As a result of his unique style, Garrido has been ranked as one of the top three baseball teachers in the nation by Major League Baseball Directors of Player Development. To deserve that distinction, Garrido has coached three Golden Spikes Award winners, four National Players of the Year, six College World Series MVPs, 53 All-Americans (66 total honors), 14 all-league MVPs and 129 players who have gone on to professional baseball during his career. His 15 first-round picks in the MLB draft include Longhorns Beau Hale (No. 14) in 2000, Omar Quintanilla (No. 33) in 2003, both J.P. Howell (No. 31) and 2005 American League Rookie of the Year Huston Street (No. 40) in 2004, the duo of Drew Stubbs (No. 8) and Kyle McCulloch (No. 29) in 2006, Chance Ruffin (No. 48) in 2010, Taylor Jungmann (No. 12) in 2011 and Corey Knebel (No. 39) in 2013.
In addition, during his 20 years at UT, Garrido has tutored the skills of 27 players who have earned All-America honors a total of 34 times, 25 Freshman All-Americans, including a school-record four in 2006, 161 All-Conference performers, 11 USA Baseball National Team members and 102 players who have gone on to play in professional baseball.
Graduating from Fresno State in 1961, Garrido played three seasons for the Bulldogs and earned all-conference recognition, while also taking part in the 1959 College World Series. To salute his efforts at the school, Garrido, who remains, along with his UT predecessor Cliff Gustafson, as one of only 11 men ever to both play and coach in the CWS, was inducted into the Fresno State Hall of Fame in 1993 and was named the recipient of the school’s Top Dog Award in 2002 as its Alumnus of the Year in athletics.
Upon graduating, Garrido signed a professional contract with the Cleveland Indians and played six years in their minor league system before retiring in 1966 to accept a coaching position at Sierra High School in Tollhouse, Calif.
Three years later, Garrido’s collegiate coaching career would begin as he accepted the head job at San Francisco State in 1969. The Gators went on to post a 25-14 mark in his first collegiate season of coaching.
The new college head coach would then spend his next three seasons at Cal Poly in San Luis Obispo (1970-72) and tally an 86-62-1 overall record.
After his stint with the Mustangs, Garrido took the reigns of the Cal State Fullerton program in 1973 and embarked on the first of many highly-successful campaigns with the Titans, forever leaving his mark on the college game. Under his guidance in 1975, Cal State Fullerton celebrated its first season of Division I play by reaching the playoffs and advancing to the CWS. Four years later, in only their second CWS appearance, the Titans won the first of their four national titles. Their second crown followed in 1984 as Garrido’s Titans defeated defending national champion Texas. During his first tour of duty at Fullerton, he recorded a 665-292-6 (.694) mark over 15 seasons.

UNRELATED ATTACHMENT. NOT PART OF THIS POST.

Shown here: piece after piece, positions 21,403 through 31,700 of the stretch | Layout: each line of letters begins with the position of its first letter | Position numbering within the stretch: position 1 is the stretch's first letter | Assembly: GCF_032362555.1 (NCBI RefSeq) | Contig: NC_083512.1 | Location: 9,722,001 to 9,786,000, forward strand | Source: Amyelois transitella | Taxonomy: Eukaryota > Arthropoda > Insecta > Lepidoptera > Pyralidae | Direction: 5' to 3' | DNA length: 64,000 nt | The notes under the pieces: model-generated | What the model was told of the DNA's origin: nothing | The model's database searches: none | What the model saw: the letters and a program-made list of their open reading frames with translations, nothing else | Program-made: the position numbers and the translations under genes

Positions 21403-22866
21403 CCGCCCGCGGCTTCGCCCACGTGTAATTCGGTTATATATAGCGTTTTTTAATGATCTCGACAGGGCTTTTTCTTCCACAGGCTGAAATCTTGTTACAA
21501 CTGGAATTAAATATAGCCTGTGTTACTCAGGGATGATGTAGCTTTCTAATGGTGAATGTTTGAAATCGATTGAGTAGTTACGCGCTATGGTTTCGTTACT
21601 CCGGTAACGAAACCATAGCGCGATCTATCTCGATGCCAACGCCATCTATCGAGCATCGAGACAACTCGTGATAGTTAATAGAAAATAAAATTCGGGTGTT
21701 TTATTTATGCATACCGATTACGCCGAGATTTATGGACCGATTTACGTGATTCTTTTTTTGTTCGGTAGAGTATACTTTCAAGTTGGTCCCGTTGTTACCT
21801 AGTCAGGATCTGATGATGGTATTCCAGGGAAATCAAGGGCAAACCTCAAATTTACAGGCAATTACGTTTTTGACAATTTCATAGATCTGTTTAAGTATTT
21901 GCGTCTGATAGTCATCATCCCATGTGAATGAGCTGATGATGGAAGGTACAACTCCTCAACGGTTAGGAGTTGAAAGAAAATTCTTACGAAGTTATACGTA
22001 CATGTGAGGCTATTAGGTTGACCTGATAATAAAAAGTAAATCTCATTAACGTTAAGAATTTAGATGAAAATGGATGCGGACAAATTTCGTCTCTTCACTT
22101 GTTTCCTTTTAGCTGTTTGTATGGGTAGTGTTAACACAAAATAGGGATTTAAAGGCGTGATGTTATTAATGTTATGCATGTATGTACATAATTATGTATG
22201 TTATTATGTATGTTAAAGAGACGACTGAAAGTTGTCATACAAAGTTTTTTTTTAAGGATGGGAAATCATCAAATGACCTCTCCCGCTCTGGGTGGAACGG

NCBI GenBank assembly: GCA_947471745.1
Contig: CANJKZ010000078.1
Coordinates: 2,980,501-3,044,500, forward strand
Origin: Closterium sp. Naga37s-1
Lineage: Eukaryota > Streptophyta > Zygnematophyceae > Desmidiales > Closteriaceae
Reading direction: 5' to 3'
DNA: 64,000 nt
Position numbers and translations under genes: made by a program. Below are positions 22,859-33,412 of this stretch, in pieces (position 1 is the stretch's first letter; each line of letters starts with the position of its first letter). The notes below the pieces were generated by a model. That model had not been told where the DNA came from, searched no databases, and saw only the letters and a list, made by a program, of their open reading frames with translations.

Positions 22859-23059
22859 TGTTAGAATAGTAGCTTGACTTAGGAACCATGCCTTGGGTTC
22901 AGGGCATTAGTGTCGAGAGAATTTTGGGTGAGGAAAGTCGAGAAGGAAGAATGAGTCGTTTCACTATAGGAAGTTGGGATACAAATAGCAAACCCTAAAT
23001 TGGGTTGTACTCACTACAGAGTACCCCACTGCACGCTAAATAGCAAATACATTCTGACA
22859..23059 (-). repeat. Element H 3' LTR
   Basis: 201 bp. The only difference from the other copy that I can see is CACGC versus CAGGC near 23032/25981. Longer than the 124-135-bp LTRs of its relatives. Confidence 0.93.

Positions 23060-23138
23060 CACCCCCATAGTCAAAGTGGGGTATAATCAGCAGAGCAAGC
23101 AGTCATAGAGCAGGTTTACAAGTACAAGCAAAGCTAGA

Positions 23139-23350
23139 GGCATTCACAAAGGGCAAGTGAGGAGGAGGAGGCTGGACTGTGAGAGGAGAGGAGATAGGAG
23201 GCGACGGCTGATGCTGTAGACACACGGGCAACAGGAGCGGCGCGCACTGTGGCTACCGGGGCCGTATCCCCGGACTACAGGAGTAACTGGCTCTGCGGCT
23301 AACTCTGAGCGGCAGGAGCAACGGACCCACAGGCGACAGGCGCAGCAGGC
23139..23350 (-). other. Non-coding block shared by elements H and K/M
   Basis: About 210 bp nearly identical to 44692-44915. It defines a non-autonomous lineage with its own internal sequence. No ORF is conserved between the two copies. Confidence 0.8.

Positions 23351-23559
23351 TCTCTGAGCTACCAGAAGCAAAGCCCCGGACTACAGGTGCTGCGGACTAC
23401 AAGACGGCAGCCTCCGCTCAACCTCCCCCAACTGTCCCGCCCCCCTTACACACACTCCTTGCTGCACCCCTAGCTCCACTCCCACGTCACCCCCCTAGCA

For the 1988 season, Garrido headed east to Illinois, where, in three years, he led the Fighting Illini to a pair of Big 10 titles, including the schools first in 26 seasons. Before departing Champaign, Garrido compiled a record of 111-57 (.661) and twice led the Illini to the NCAA Tournament.
With the conclusion of Illinois’ 1990 campaign, Garrido returned to Fullerton, where, in six years, he guided the Titans to a 264-99 (.727) record and was named the Big West Conference Coach of the Year for the second time in his career (1987 and 1995). During that run, his 1995 Titans club won their final 18 games of the season en route to posting a 57-9 record and capturing Fullerton’s third national title. Over his 21-year tenure at CSFU, Garrido produced a remarkable record of 929-391-6 (.703), while netting seven CWS appearances, one runner-up finish and three national crowns.
Garrido’s name is also held in high regard when people speak of his accomplishments in the College World Series. He is currently tied for second with five National Championships (trailing only Rod Dedeaux’s 10 at USC) and 15 appearances (trailing Cliff Gustafson with 17), and ranks third in victories (41) and series games (63) among all-time coaches. He is also one of only eight men in history to coach two or more different teams in the CWS and only the third Longhorns head coach (Bibb Falk & Cliff Gustafson) in the 121 completed years of Texas baseball to lead the Horns to Omaha. He was one of three coaches named to the College World Series Legends Team in 2010.
Along with his collegiate baseball coaching career, Garrido, who was selected for induction into both the Texas Sports and Titan Athletics halls of fame in 2005, has also served as an assistant coach on Team USA in 1990, took his 1979 National Champion Fullerton team to Taiwan on a Goodwill Tour and has managed in the Alaska Summer League. In the fall of 2008, Garrido was inducted into the Longhorn Hall of Honor, and in the summer of 2013 he was inducted into the Omaha College Baseball Hall of Fame. In January 2016, he was enshrined in the American Baseball Coaches Association Hall of Fame. This May, Garrido received an Ellis Island Medal of Honor from the National Ethnic Coalition of Organizations for his lifelong commitment to hard work and sacrifice. He will be inducted into the National College Baseball Hall of Fame in July.